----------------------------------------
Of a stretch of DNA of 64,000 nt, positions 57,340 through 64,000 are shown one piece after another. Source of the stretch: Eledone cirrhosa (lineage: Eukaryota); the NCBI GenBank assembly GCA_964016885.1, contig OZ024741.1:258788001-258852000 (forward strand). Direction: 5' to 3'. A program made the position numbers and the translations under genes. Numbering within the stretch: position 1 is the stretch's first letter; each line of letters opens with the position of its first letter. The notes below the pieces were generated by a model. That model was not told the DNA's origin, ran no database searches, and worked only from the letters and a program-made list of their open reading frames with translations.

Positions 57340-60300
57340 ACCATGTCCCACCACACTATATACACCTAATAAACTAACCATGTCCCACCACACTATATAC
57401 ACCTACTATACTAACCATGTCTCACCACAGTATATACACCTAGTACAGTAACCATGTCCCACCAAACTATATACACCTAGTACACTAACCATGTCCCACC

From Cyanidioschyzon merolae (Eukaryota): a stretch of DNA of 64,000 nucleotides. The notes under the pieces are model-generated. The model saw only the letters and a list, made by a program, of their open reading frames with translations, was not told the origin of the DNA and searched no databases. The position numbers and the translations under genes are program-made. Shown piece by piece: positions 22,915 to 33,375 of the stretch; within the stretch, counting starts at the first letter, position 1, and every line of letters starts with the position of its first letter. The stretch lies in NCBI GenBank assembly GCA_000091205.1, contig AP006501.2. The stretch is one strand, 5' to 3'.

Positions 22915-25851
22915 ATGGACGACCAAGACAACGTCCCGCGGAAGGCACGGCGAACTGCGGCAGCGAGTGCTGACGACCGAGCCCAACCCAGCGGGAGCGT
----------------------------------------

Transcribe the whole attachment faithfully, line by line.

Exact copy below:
Of a stretch of DNA of 64,000 nt, positions 57,340 through 64,000 are shown one piece after another. Source of the stretch: Eledone cirrhosa (lineage: Eukaryota); the NCBI GenBank assembly GCA_964016885.1, contig OZ024741.1:258788001-258852000 (forward strand). Direction: 5' to 3'. A program made the position numbers and the translations under genes. Numbering within the stretch: position 1 is the stretch's first letter; each line of letters opens with the position of its first letter. The notes below the pieces were generated by a model. That model was not told the DNA's origin, ran no database searches, and worked only from the letters and a program-made list of their open reading frames with translations.

Positions 57340-60300
57340 ACCATGTCCCACCACACTATATACACCTAATAAACTAACCATGTCCCACCACACTATATAC
57401 ACCTACTATACTAACCATGTCTCACCACAGTATATACACCTAGTACAGTAACCATGTCCCACCAAACTATATACACCTAGTACACTAACCATGTCCCACC

From Cyanidioschyzon merolae (Eukaryota): a stretch of DNA of 64,000 nucleotides. The notes under the pieces are model-generated. The model saw only the letters and a list, made by a program, of their open reading frames with translations, was not told the origin of the DNA and searched no databases. The position numbers and the translations under genes are program-made. Shown piece by piece: positions 22,915 to 33,375 of the stretch; within the stretch, counting starts at the first letter, position 1, and every line of letters starts with the position of its first letter. The stretch lies in NCBI GenBank assembly GCA_000091205.1, contig AP006501.2. The stretch is one strand, 5' to 3'.

Positions 22915-25851
22915 ATGGACGACCAAGACAACGTCCCGCGGAAGGCACGGCGAACTGCGGCAGCGAGTGCTGACGACCGAGCCCAACCCAGCGGGAGCGT